Nation - Nation Audit finds lax security at federal courthouse checkpoints Security lapses are largely due to lack of training

By Alicia A. Caldwell

Associated Press

WASHINGTON (AP) -- Security training at some federal courthouses is so ineffective that it took almost eight years for some security officers to learn how to turn on X-ray machine software that would detect guns and explosives, a Justice Department audit of courthouse security operations said last week.

In the meantime, fake bombs hidden in packages and at least one gun stashed in a lawyer's bag went unnoticed at security checkpoints last year.

The security lapses and potential threats, the Inspector General audit said, are largely due to a lack of training on basic equipment, including X-ray machines and metal detectors, and lax oversight of security programs by the U.S. Marshals Service, which oversees courthouse security.

"We believe that inadequate training on security screening equipment for Judicial Security Inspectors and CSOs (court security officers) poses a significant risk to the safety of court personnel and facilities," the report said.

The IG audit said court security officers, many of whom are hired by government contractors, are routinely put on the job before finishing a three-day training course and then don't get enough training on new or existing security equipment.

In 2002, the Marshals Service spent about $8 million on sophisticated explosives detectors but many courthouse officers were never trained to use them, the audit said. The machines were either misused or fell into disrepair, according to one Marshals Service employee who spoke to the auditors.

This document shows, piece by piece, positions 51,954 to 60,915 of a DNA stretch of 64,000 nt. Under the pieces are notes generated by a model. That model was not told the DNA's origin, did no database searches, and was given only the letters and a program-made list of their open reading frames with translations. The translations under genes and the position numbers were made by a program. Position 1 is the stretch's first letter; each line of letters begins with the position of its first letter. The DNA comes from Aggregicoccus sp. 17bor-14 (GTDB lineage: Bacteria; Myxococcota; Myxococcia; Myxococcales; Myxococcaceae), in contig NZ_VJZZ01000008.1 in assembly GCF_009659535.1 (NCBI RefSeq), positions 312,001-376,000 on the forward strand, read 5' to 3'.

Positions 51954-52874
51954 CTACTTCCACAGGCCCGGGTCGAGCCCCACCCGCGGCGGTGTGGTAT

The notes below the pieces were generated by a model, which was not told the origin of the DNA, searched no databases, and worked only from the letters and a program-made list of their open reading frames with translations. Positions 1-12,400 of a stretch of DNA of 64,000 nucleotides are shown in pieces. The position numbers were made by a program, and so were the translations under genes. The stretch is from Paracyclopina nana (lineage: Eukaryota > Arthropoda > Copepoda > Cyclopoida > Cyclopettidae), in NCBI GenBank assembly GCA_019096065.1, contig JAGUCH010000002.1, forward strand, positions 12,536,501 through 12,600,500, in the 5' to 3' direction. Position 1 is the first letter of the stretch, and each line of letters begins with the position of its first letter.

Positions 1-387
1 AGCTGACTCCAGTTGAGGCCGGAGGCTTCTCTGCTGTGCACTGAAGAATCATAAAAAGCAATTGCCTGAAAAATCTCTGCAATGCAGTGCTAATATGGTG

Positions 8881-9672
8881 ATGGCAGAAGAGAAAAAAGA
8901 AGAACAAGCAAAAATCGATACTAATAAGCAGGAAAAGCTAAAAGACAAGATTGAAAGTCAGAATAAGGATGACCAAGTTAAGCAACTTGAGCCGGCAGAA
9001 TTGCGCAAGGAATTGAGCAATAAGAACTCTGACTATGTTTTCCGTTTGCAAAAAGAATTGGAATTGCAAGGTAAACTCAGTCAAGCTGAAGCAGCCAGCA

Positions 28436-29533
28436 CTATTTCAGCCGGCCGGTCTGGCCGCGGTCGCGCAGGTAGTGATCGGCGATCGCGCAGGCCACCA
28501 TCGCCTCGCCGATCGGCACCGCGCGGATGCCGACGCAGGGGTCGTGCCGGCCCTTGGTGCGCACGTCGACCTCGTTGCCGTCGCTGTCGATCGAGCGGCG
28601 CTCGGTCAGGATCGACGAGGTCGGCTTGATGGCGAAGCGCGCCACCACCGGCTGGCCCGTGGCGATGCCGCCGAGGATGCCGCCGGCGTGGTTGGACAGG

Some Marshals officials denied there was a lack of training and said the machines were "prone to failure, the software was difficult to use" and some courthouse officers just didn't use them because they weren't given guidance on when to do so, the report said.

The high-tech X-ray machines with software to detect explosives and guns were bought in 2003, but the vendor didn't turn on the software and officials at the courthouse were never trained to use it.

"In 2009, we were told that an attorney at one court facility passed through a security check point with a gun in her bag because of (officer) error and the failure to properly activate the automated detection setting on the X-ray machine, which would have detected the gun," the auditors wrote.

The audit also said recurring training -- testing security officers to see if they notice bombs, guns and other weapons -- is sporadic. And individual courthouse security plans aren't updated routinely. The audit cited one such plan that hadn't been revised since 1983.

"Because the judicial security plans should be tailored to the security challenges of each facility, the failure to maintain this document ... increases the vulnerability of court facilities," the auditors wrote.

The report also concluded that not all district security offices routinely report data about arrests and other security breaches, and criticized the Marshals Service for not fully analyzing data that is submitted.

The Marshals Service was also cited for not maintaining basic records for court officers, including medical reports and firearms certifications, and the agency's oversight of security officer contractors was questioned.

The audit pointed to three contracts awarded in 2006 to a company that had previously been identified in a fraud alert from the Justice Department's Inspector General. The company, USProtect, was awarded $300 million in contracts before filing for bankruptcy protection in 2008.

In a written response to the Inspector General's Office, Marshals Service Associate Director Robert J. Finan II said the agency agreed with the auditors' 15 recommendations and said the Marshals Service "would direct whatever action is possible to address the concerns" highlighted in the report.

Published: Wed, Nov 24, 2010